It was an auspicious April in Birmingham, Alabama when RONNY ELLIOTT (born 1947) entered the world: Merle Travis and Louis Jordan topped Billboard’s “folk” and “race” charts, respectively, while Jackie Robinson’s Brooklyn Dodgers’ debut challenged America’s worst racial assumptions. At age seven, Elliott moved to Tampa, Florida, where his mother worked for Peninsular Telephone and encouraged her son’s musical interests: country, R&B, and rockabilly, of which Benny Joy was Tampa’s greatest export. Meeting Elvis during the July 1961 filming of Follow That Dream and seeing the Beatles’ January 1964 Jack Paar Program appearance sealed Elliott’s rock-n-roll fate. Thus a bassist’s theogony: the Raveons begat the garage-punk Outsiders and the bluesy Soul Trippers begat Noah’s Ark, 1967 Decca recording artists, just like Rick Nelson and Ernest Tubb. Fronted by magician Harry Hayward, Duckbutter, “a 5-man funky country rock group from Tampa… is a fool band, taking nothing seriously” reported the Miami News in July 1970. “Their bag is humor, instead of heavy, sad message songs” and when the bag was empty, Elliott quit. Then, in 1995, awaited by nobody, he returned, an avuncular yet urgent singer-songwriter exploring the territory between, say, Jimmie Driftwood and Joe Tex, history and aphorism. If Elliot’s two best albums are the expansive Poisonville (2001) — Martin Luther King, Sid and Nancy, Queen Lili’uokalani — and the satori-savvy Hep (2003) — including the Kerouac threnody, “Jack’s St. Pete Blues” — other highlights abound: mandolin vamps; pedal steel whines; Harry “The Hipster” Gibson revived; where the soul of Wynonie Harris never dies.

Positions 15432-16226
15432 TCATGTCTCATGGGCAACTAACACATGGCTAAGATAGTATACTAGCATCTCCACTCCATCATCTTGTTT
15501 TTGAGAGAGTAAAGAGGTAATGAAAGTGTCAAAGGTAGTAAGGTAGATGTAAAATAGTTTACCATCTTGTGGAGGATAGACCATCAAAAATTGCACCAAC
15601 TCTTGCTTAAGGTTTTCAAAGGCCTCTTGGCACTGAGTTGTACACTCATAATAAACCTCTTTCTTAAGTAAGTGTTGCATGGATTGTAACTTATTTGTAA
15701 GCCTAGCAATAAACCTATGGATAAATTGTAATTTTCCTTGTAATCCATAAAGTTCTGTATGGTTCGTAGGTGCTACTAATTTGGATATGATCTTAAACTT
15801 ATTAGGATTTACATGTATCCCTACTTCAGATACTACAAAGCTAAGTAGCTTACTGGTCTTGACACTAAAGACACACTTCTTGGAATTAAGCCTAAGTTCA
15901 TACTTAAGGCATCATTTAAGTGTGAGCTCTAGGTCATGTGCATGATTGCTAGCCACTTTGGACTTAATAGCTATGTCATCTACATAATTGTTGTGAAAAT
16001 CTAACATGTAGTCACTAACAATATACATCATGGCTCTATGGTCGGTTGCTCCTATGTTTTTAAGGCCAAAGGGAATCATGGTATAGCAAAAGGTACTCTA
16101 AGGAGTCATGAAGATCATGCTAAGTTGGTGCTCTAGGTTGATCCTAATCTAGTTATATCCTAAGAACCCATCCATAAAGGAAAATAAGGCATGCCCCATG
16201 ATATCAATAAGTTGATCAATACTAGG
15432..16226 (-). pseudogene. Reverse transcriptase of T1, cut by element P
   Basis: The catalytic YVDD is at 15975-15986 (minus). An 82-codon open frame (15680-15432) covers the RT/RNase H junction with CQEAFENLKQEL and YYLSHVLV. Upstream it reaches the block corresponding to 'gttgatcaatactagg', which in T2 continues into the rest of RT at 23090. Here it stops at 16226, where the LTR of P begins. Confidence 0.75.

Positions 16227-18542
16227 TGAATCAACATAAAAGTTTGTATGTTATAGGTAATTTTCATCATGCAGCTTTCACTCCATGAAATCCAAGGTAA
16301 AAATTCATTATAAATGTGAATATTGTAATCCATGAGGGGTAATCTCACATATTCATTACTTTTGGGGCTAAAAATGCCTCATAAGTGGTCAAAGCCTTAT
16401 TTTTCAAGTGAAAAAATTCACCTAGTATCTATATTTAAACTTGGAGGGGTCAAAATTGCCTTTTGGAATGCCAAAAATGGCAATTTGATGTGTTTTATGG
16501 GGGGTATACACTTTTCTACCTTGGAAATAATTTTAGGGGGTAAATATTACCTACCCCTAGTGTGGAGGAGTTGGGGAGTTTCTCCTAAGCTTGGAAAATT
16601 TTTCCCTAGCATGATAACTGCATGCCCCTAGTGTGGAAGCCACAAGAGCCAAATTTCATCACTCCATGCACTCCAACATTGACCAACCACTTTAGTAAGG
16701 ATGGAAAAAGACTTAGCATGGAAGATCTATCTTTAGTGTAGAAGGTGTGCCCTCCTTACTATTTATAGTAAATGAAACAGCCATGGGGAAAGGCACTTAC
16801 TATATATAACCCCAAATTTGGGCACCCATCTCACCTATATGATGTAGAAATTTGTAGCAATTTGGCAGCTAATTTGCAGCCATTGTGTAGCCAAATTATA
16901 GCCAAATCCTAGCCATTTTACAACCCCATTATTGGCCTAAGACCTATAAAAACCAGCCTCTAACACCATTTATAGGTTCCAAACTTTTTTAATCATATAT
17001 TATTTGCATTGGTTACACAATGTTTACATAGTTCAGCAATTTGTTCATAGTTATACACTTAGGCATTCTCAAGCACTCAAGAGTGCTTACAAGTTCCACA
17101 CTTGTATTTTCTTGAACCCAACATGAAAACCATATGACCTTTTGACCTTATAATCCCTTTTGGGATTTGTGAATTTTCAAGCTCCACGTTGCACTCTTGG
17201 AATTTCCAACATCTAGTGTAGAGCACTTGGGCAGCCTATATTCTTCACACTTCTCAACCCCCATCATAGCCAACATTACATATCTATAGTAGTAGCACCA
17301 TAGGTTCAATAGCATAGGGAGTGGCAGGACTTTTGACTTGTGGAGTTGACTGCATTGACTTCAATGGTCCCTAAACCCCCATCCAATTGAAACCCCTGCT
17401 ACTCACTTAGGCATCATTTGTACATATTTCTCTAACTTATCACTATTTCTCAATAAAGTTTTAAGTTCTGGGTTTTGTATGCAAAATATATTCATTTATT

Outsiders “Summertime Blues” (1966)
Noah’s Ark “Love In” (1967)
Duckbutter gospel medley c. 1969-70?
“Jack’s St. Pete Blues”
READ MORE about members of the Blank Generation (1944-53).